For Turkey’s estimated 2.2 million Syrian refugees, the week began with a promise and ended with a threat. Ankara’s minister for European affairs announced Monday that refugees fleeing Syria’s civil war, now entering its sixth year, would be granted work permits once their asylum statuses were confirmed. A day later, after a suicide bomber detonated in Sultanahmet Square — Istanbul’s tourist center — killing 10 and injuring 15 more, Turkish President Recep Tayyip Erdogan attributed the attack to a 28-year-old man of Syrian origin. In his address to Turkey’s ambassadors, the president declared: “You either take side with the Turkish government or the terrorist organizations. There is no other way.”
This was interpreted by some Syrians as a warning to keep their heads down. Erdogan’s point was clear: "Those who benefit from our country while betraying it will be punished."
— Catherine Hardy (@fernojay) January 12, 2016
Fares Kazb, a Syrian refugee living in Istanbul, decried the Turkish president’s rhetoric. "What happened [on Tuesday] is a game to stop the flow of Syrians to Turkey," he said. "All Syrians today are facing [a] visa problem, the problem of accommodation, the problem of work, and today [we] added another problem — the bomb problem."
Kazb’s words were echoed by other Syrian refugees in Istanbul. According to the International Rescue Committee, the historic city, straddling East and West, is host to some 366,00 Syrian refugees — more than the rest of Europe put together. Tensions between the newcomers and Turkish nationals are similar to those elsewhere in the region but they play out on a bigger stage.
Wael Alharba has lived in Turkey for almost four years. The 40-year-old Istanbul resident, from Idlib, northwestern Syria, says Syrians are a convenient scapegoat. “Erdogan blamed a Syrian [for the attack] even before an investigation had taken place. When anything [bad] happens, it’s always Syrians [who are held responsible].”
Alharba acknowledges that integrating such large numbers of foreigners into their society hasn’t always been easy for the Turkish people. For more than two years, Alharba lived in southern Turkey, near the Syrian border. He remembers the August 2014 clashes in the southern Turkish city of Gaziantep, when Turkish authorities transported hundreds of Syrian refugees into camps after three nights of violent protests from angry locals. The flashpoint was the murder of a Turkish landlord by his Syrian tenant but, Alharba says, the strain between the two populations was already tangible.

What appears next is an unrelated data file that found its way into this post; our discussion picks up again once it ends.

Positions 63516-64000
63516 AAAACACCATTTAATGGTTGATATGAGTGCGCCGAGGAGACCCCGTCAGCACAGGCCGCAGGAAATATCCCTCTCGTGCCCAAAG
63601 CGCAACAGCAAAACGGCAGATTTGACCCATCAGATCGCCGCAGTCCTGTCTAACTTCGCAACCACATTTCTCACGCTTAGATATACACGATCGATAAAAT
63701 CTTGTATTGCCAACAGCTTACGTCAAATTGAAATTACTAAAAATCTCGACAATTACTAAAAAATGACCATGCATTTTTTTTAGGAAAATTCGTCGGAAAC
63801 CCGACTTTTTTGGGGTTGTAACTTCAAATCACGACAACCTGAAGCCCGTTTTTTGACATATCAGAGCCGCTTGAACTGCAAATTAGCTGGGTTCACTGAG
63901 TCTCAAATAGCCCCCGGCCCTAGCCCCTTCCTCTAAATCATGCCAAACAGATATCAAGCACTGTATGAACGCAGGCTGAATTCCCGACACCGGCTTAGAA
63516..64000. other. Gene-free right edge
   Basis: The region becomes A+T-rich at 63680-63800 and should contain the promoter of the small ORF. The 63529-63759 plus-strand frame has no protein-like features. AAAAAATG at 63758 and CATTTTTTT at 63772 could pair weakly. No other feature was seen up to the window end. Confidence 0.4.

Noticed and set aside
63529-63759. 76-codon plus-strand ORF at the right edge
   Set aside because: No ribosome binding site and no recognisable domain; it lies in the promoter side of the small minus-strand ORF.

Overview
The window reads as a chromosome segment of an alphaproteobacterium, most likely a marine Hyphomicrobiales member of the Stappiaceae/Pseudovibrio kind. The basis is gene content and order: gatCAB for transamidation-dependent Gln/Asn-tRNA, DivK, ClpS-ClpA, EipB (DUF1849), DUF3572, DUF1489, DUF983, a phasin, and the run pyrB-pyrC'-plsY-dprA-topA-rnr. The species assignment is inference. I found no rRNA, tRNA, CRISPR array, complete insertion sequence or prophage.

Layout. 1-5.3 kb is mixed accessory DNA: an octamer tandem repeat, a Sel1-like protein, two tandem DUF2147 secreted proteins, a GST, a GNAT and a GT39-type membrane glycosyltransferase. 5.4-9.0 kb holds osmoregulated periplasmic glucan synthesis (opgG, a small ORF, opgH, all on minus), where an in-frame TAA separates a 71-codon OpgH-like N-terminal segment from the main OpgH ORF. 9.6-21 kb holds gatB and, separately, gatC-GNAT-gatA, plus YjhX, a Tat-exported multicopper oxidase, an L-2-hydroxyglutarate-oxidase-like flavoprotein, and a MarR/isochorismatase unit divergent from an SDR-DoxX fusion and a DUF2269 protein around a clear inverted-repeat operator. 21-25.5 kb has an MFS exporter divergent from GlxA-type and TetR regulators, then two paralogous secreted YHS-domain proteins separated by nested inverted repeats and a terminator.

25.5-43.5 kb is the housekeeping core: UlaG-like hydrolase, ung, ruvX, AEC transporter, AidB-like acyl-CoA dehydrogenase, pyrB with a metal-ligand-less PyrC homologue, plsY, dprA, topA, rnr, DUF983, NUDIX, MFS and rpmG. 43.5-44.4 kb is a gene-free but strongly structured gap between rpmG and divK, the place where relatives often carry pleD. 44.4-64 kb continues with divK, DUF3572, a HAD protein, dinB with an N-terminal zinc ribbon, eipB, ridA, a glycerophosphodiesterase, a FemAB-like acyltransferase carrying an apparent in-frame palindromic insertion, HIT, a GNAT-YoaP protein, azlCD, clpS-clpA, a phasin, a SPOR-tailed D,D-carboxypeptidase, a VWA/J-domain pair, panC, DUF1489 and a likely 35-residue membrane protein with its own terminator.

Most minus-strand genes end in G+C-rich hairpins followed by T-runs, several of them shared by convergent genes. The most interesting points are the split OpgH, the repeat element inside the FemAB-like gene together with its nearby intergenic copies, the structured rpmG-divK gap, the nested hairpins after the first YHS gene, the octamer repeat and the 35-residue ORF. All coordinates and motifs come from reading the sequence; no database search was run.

“Hundreds of thousands of Syrians were entering [Turkey], desperate for work and a better life. Competition for jobs, for housing, for everything, was very high and the Syrians were prepared to pay more and were more active [in the job search].”
When Alharba arrived in the southern Turkish province of Hatay in March 2012, the most luxurious apartments could be rented for just 300 Turkish lira (around $99) a month. Now, the same apartments cost more than 1,000 lira ($330). Many Turks would rather the Syrian refugees were somebody else’s problem. Alharba’s Turkish friends have admitted as much. “A [Turkish] friend told me, ‘I’d like you [Syrian refugees] to go back to Syria. Life was better before you came. Before, we had one job and we managed. Now we need three jobs just to survive.”
A recent report from the Migration Policy Institute’s Transatlantic Council on Migration supports Alharba’s anecdotes. Many refugees, the report says, “struggle to access adequate housing and services, and are forced to find work in the informal economy, often for extremely low wages.” Meanwhile, “there is a growing sense [among the Turkish public] that the newcomers are driving up housing costs and competing with Turks for jobs,” the report adds.
It’s small wonder then, that so many are seeking a more prosperous life in Europe. Alharba has three siblings who have already made the arduous journey — there’s a brother in Holland, another in Austria and a sister and several nephews in Germany. Alharba hopes Turkey’s proposed changes to the law, which will enable Syrians to work legally and allow employers to have Syrians comprise up to 10 percent of their staff, augur well for the future of Turkey’s refugees.
“No work, no money, that’s why [Syrians] are going to Europe. This new [regulation], if it works, will mean refugees can become part of the system and have access to insurance, healthcare and education for their kids,” Alharba explained.
It’s the kind of logic the European Union had in mind when it struck a deal with Turkey last November, promising 3 billion euros ($3.3 billion) in cash in return for stemming the flow of refugees into Europe. A bomb in Sultanahmet Square is unlikely to derail that plan.
Salam Rizk is cautiously optimistic. He doesn’t think Tuesday’s bombing will do much to change attitudes to Syrian refugees: “They don’t like us much, anyway!” But he’s confident the new work permits will go ahead as planned. “There might be a delay but the government said Syrians will get [the permits] — they said that three times after [the attack].” Istanbul, Rizk says, is a cosmopolitan city that will bounce back quickly. Its Syrian residents are made of stern stuff and will continue life as normal.
Less fortunate are those who, for a host of reasons, are stuck inside battle-weary Syria. Last week, Turkey began implementing visa restrictions for Syrians entering the country, reversing a longstanding agreement that ensured Syrians visa-free entry. Lebanon and Jordan, too, have severely curtailed their admission policies to refugees. At such a time, Turkey’s Syrian population is reminded that the explosion in Istanbul is almost nothing compared to the explosive situation across the border.